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for john boehner than in the majority's office and i called our digital guy and i said tell me about twitter how it is used and what is going to work. he said you don't need to know that. it's not a big thing. and here we are now i notice in this campaign so much of what we did was driven from the bottom-up through twitter. when i was on the plane we would do it different, jen on air force one and i was doing it on what we called here force one. [laughter] i would play gaffle for 15 or 20 minutes and by that time i would come back from the plane and i would see on twitter that it already made news. >> when using people you mean reporters. [laughter] >> that was on the free to be you and me reporters and people. but this was kind of backstage conversation you were watching played out on twitter but it was more important for you with the journalists using. >> it became an incredible news aggregative you could see what journalist you were covering from the outlets that are more left-leaning and see what they were saying and folks on the right were saying and folks that are supposed to b
. john boehner still in the house for the time being at the treasury. the president is back in the white house and harry reid is in the senate with a few more seats. why should i believe this would end any more positively than the summer of 2011? >> because again i'm not going to try to talk to you in optimism but let's look at what's changed. you have republican leadership acknowledging for the first time in this debate in public that it's agreed to increase in revenues as part of an agreement that helps restore fiscal balance. that's a very important change. you can debate on what motivated that change, and of course it's true that approach has been a popular very substantial support among the american people. you have a much greater recognition that the economy would benefit on a carefully designed balanced agreement on fiscal reform and putting it off indefinitely is not good for the country. that's important, too. and i also think again if you listen carefully to what people are saying and what many politicians are saying with many elected representatives are saying there's a lot of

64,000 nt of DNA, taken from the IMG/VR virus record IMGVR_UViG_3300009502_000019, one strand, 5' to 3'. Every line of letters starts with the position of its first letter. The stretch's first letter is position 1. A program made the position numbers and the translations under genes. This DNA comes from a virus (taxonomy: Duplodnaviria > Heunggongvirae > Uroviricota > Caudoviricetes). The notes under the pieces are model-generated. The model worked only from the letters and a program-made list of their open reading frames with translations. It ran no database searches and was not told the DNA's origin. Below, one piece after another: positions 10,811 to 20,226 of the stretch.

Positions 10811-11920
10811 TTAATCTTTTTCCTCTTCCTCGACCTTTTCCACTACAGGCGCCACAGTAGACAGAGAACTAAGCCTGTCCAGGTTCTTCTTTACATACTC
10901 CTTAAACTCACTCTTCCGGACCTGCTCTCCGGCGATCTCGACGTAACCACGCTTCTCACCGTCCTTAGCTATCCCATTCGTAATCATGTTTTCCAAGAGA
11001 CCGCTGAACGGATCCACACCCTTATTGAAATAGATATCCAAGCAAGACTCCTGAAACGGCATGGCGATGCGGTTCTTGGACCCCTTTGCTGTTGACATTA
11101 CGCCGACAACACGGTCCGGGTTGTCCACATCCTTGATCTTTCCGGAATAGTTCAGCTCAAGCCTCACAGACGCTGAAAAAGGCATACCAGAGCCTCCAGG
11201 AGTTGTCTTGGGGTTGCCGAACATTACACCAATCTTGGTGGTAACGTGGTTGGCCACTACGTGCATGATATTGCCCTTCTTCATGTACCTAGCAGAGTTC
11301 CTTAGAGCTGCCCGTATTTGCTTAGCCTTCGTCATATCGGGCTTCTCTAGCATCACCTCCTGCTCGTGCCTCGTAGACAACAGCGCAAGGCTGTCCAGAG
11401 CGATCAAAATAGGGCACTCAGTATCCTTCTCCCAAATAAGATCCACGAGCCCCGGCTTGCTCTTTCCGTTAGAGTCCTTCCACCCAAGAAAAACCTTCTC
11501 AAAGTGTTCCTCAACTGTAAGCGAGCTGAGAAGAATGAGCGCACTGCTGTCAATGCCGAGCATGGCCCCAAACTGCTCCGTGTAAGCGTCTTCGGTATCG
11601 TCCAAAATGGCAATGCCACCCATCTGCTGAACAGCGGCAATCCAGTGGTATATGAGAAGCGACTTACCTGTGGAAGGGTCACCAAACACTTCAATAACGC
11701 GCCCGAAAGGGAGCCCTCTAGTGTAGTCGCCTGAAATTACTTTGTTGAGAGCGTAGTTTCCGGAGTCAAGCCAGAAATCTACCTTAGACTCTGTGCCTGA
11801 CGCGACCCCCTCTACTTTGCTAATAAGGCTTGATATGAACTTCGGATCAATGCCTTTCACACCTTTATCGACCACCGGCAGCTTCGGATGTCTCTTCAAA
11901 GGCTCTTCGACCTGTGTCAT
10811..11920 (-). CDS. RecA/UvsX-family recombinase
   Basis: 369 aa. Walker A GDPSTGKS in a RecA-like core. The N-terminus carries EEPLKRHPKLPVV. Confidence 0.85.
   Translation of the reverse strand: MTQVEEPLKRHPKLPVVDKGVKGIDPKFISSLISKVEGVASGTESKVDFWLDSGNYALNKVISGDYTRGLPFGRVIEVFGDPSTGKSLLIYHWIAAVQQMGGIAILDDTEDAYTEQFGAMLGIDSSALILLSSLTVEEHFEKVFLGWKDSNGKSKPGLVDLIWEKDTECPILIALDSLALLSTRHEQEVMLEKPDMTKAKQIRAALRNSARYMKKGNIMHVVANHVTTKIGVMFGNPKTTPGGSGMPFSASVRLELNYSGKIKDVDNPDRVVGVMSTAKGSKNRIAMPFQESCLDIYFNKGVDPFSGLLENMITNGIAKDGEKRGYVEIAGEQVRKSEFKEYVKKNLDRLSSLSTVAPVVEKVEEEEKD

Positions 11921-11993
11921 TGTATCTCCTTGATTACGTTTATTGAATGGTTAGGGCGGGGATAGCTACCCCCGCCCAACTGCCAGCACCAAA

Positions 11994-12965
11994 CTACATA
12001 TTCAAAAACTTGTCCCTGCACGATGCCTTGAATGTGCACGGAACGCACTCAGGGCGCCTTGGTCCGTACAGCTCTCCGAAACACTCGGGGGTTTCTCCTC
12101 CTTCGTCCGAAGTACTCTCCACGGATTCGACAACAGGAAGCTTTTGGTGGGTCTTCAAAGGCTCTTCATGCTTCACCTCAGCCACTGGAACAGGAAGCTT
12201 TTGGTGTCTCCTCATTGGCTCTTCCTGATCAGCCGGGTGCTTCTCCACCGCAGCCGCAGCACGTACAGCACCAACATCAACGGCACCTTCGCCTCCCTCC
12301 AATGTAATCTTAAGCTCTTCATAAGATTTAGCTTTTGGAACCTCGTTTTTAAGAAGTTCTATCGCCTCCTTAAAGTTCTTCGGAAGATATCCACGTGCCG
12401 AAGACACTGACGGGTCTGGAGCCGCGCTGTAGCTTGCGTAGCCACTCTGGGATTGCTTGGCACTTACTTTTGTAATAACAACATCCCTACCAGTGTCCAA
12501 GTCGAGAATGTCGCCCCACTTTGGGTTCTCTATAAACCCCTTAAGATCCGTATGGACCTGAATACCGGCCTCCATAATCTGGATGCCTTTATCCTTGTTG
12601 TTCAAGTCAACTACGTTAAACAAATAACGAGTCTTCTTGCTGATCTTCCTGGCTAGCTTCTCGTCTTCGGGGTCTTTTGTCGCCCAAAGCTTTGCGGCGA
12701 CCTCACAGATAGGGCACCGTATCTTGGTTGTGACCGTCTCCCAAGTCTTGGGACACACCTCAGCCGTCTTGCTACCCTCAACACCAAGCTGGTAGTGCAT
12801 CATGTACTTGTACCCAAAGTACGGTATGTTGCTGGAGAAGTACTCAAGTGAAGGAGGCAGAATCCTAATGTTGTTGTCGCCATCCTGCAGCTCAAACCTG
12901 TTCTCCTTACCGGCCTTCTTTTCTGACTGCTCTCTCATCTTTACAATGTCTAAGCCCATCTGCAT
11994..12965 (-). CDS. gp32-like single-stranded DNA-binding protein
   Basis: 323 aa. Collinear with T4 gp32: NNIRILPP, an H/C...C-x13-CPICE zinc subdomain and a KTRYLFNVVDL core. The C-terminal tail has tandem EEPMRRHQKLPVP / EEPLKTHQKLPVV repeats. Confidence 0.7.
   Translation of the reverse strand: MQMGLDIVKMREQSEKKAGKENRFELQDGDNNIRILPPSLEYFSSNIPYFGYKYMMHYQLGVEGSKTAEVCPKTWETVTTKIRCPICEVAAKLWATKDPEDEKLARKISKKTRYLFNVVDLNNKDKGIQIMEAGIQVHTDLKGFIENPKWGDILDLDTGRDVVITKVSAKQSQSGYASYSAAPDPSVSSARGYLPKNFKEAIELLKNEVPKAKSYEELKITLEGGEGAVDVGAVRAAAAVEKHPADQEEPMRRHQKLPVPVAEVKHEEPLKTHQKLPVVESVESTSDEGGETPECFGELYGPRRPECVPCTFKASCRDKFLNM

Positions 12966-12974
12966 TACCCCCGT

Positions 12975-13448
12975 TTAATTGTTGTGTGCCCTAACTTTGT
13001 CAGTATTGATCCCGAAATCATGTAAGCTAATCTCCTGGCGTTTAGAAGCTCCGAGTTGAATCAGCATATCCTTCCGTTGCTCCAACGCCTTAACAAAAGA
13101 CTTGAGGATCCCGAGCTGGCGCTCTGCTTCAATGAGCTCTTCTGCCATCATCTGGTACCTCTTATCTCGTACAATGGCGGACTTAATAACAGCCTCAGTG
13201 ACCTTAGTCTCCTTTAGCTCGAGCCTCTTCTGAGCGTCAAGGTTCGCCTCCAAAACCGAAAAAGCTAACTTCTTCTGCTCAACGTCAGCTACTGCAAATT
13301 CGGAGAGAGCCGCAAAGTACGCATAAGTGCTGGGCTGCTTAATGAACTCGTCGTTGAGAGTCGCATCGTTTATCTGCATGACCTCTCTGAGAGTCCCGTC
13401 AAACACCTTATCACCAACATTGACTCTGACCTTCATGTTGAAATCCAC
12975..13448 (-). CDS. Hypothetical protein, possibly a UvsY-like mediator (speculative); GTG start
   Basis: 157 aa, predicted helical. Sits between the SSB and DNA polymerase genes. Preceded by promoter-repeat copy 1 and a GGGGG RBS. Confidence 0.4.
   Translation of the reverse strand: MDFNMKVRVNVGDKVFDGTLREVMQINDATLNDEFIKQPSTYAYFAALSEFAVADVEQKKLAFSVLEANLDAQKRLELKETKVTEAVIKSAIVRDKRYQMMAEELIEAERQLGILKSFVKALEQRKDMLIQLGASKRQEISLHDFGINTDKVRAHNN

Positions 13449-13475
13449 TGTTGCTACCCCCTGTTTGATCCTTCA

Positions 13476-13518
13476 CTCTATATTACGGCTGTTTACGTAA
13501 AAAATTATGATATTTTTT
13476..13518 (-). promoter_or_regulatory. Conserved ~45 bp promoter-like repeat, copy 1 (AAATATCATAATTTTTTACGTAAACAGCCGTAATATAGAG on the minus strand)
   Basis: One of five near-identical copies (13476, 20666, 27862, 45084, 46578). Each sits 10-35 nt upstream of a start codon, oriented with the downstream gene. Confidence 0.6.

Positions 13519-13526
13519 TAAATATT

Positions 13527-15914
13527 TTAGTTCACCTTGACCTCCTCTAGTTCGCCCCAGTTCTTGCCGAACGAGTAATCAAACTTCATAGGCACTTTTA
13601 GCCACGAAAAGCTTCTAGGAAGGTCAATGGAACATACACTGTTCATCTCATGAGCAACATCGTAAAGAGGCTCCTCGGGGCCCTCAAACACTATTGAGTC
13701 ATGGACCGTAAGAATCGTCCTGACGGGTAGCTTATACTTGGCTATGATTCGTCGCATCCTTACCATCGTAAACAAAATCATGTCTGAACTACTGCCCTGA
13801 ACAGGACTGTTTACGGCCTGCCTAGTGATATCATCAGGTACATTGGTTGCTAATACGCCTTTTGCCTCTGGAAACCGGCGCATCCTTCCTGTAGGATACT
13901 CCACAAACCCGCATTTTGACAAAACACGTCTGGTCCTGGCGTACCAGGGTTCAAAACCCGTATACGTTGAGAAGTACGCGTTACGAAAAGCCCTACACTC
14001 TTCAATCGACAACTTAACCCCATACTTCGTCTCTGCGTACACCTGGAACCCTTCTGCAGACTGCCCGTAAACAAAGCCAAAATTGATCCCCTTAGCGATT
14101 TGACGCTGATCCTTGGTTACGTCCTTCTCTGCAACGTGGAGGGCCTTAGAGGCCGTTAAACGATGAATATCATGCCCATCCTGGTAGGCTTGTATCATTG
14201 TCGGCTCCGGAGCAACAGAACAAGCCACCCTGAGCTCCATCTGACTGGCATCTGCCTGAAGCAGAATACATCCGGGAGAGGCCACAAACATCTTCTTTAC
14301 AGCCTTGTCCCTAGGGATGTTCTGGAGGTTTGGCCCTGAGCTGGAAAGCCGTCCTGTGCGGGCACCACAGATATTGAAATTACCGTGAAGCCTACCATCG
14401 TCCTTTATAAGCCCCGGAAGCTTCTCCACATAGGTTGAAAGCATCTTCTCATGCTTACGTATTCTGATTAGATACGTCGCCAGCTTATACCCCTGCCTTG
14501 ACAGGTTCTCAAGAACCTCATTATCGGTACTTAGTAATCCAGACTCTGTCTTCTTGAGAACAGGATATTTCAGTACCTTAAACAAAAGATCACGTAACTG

it off track when there were in fact very close. i think boehner has been very clear. i think revenues are on the table. they are at the moment drawing a line on tax rates, but we will see where that goes. the last time, you are right, didn't work and we were not facing quite the same set of circumstances we are facing today so i'm cautiously optimistic although i will offer to say lastly that people sometimes say okay, it looks like simpson-bowles, everything in between zero and $4 trillion we could end up with all kinds of outcomes that may be less than i would like and maybe less than all of you would like but at least something. i'm hoping it is more over here but i don't know. >> and steve, so we are gathered here to talk about u.s. global competitiveness. how important is resolving these issues to the american position on the global economy? >> first of all i think it's important not just our position in the global comment about our position in the world. admiral mullen who was the previous chairman of the joint chiefs of staff said our greatest national security threat was our f
Search Results 0 to 2 of about 3